Middle Eastern Comedies as Social Critiques

By Lynne Rogers

Humor in Middle Eastern Cinema
Edited by Gayatri Devi and Najat Rahman
Wayne State University Press, 2014. 282 pp.

Editors Gayatri Devi and Najat Rahman have collected nine scholarly essays that examine the spaces for change created through comedy and the camera in “Humor in Middle Eastern Cinema.”  The contributors, all academics, confront today’s socio-political issues in their interrogations of humor, a cultural dimension unfortunately often overlooked by critics. Devi and Rahman's introduction gives the reader a quick overview of region’s geopolitics, followed by a more thorough introduction to “the modalities of humor.”  The first essay, by editor Rahman, uses Ranciere’s paradigm of “political subjectivation” to look at three contemporary Palestinian films made under Israeli Occupation. The laughter provoked by these popular works reaffirms Palestinian identity while providing a release to the constant assault of Occupation, as well as an “alternative vision.” In his essay “Strategies of Subversion in Ben Ali’s Tunisia, Allegory and Satire in Moncef Dhouib’s The TV is Coming” Robert Lang discusses the film’s exploration of “how national-cultural history is written and about how Tunisia is confronting certain political, economic and cultural challenges in the global era” in its “unambiguous” indictment of the Ben Ali regime. 

The collection includes one essay on Iranian television and two on Iranian films. Cyrus Ali Zagar views the thunderous resonance with Iranian viewers of the popular television series of Mehran Modiri and his “creation of spaces that explore identity as geographical allegories.” Somy Kim’s “Comedic Mediations, War and Genre in The Outcasts” delineates the film’s contrast between the “thug life and a pious existence.” Released in 2007 and directed by a former Hezbollah General Dehnamaki, this film follows three marginalized young men as they make their way to the 1980’s conflict with Iraq and are transformed into either martyrs or respected war veterans.  Kim addresses the criticism of the film by contextualizing the comedy within the Iranian melodramatic martyr narrative, and concludes that “the comedy and its attendant social critique are what appealed to an Iranian audience struggling to accept the strictures of an increasingly restrictive government.” In “Humor and the Cinematic Sublime in Kiarostami’s The Wind Will Carry Us,” editor Devi holds the Iranian filmmaker up to the challenges of Longinus and Kant, arguing“ that the sublime poses one of the most effective humorous challenges to reality’ status quo.” Her treatment of Kiarostami’s work stands as a tribute to the artistry of his films, while her essay exemplifies how the canons of literary theory can be used to deepen our appreciation of contemporary culture. Elise Burton illustrates the use of ethnic humor in Israeli cinema to dismantle “Ashkenazi cultural dominance” and promote cultural equality through laughter.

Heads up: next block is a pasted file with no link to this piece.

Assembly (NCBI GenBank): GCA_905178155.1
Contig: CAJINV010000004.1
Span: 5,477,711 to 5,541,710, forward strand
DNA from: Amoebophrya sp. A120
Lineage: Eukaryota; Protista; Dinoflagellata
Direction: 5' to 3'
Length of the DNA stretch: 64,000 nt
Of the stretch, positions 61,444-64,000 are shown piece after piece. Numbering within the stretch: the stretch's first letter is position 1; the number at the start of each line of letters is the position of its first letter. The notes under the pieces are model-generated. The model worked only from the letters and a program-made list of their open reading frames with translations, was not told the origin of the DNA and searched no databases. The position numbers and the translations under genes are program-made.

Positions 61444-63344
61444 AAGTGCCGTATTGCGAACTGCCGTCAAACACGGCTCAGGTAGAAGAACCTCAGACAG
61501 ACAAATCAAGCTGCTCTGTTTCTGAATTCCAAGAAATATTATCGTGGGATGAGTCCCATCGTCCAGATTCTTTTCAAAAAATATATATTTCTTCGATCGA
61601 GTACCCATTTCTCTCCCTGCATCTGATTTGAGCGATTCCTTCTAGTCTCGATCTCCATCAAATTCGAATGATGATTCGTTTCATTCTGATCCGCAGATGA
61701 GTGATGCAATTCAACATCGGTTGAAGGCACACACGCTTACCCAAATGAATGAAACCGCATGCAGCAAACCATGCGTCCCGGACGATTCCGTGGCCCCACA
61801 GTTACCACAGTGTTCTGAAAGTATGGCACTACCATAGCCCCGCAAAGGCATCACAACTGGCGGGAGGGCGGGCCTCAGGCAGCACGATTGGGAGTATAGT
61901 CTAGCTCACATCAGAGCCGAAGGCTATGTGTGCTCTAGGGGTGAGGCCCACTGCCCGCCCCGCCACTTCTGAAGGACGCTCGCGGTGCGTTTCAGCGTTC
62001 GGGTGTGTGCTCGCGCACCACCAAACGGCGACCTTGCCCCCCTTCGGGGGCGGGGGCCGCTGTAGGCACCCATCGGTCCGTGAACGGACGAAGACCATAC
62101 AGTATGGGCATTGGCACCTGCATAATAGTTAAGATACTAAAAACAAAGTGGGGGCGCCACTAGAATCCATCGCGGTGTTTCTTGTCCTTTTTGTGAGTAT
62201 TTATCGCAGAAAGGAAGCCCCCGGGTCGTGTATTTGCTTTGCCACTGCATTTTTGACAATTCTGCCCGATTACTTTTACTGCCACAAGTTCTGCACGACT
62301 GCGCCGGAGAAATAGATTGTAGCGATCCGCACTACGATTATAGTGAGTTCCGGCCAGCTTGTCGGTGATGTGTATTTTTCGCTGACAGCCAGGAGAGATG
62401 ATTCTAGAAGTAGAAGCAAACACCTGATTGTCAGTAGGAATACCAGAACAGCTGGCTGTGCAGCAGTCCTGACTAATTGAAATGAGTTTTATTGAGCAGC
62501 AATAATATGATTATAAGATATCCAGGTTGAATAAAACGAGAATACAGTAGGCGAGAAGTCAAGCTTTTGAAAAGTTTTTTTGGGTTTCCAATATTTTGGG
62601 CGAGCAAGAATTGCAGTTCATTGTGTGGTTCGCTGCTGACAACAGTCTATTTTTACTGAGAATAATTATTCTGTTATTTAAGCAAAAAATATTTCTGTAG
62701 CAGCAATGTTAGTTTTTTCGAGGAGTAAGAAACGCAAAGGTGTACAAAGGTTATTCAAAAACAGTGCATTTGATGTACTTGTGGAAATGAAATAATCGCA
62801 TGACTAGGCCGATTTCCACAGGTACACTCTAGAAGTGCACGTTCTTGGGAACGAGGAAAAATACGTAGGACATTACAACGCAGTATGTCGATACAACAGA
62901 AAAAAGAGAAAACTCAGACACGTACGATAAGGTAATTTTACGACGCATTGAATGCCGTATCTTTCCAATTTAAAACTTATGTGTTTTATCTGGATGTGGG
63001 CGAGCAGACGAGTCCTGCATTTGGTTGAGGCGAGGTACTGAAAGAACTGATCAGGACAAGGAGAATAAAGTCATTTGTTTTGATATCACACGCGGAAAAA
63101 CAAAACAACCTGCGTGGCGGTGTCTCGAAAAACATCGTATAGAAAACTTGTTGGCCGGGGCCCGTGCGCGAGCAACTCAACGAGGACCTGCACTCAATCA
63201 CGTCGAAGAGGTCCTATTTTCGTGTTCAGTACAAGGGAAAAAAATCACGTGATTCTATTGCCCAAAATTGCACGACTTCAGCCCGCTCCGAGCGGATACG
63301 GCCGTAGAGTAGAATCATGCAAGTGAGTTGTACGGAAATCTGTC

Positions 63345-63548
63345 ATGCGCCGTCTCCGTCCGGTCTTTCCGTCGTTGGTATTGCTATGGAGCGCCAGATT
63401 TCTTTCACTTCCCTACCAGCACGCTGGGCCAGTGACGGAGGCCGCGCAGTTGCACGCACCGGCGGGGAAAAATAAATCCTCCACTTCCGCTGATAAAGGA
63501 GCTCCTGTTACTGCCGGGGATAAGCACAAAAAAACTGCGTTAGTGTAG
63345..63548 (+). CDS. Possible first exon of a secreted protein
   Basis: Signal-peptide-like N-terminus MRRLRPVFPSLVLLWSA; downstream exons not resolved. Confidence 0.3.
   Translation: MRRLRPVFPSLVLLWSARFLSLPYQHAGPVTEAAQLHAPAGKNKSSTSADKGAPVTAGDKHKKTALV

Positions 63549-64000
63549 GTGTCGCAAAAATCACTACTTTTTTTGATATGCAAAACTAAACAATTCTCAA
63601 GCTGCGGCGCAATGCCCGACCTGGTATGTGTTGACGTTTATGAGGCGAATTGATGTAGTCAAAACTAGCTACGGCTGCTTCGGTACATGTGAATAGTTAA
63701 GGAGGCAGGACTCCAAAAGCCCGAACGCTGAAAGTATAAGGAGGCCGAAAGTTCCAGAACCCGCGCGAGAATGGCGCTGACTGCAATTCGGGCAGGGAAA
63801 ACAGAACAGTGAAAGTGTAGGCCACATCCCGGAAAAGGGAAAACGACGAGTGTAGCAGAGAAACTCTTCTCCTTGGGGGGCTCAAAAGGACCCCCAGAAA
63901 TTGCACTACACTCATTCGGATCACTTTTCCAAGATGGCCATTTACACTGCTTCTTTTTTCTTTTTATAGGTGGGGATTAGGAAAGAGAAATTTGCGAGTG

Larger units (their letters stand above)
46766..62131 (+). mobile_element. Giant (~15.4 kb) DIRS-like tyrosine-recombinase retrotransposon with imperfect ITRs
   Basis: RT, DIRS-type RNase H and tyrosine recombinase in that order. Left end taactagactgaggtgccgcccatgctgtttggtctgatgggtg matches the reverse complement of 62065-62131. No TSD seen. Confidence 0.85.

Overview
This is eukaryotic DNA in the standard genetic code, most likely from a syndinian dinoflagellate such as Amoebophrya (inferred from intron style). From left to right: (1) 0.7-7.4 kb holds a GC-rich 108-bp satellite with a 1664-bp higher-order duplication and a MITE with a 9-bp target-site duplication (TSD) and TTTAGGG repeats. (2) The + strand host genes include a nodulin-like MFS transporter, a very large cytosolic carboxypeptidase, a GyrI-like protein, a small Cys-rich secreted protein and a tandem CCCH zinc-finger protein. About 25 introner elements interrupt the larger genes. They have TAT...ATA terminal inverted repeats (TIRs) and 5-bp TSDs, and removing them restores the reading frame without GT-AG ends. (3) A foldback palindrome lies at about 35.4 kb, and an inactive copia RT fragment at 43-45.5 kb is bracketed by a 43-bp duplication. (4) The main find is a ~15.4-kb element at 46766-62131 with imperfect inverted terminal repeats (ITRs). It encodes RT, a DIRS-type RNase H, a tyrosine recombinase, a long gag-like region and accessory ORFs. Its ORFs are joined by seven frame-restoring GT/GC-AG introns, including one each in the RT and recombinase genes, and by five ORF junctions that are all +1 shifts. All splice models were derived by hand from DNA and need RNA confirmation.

The collection would not be complete without an essay on the beloved Egyptian filmmaker Youssef Chahine, and Rahman’s essay examines three of Chahine’s films.  She maps where the humor meets history, with the harsh urban environment of Cairo in the films providing not only social critique but also inspiring triumphant joy and empathy. Perin Gurel’s essay “traces the development of America and Americans as instruments of comedy in Turkish film from the 1970’s…” and the cultural ambiguities of Hollywood’s influence on Turkish cinema. 

In one of the strongest and most controversial essays, “Laughter Across Borders, the Case of the Bollywood Film, Tere Bin Laden,” Mara Matta demonstrates how the comedy of “Tere Bin Laden” reveals the post 9/11 Islamophobic collapse of the “Middle East,” to now include Pakistan.  Banned in Pakistan, the film’s carnival spirit crosses geopolitical boundaries, parodying ISIS as well as the global war on terror.  Film students will benefit from the academic rigor and thoroughness of these informed essays.  Film buffs will enjoy the validation of comedy as a vital social critique and the exposure to films which might have escaped their notice before reading “Humor in Middle Eastern Cinema.” 

  This review appeared in Al Jadid, Vol. 19, No. 68. 

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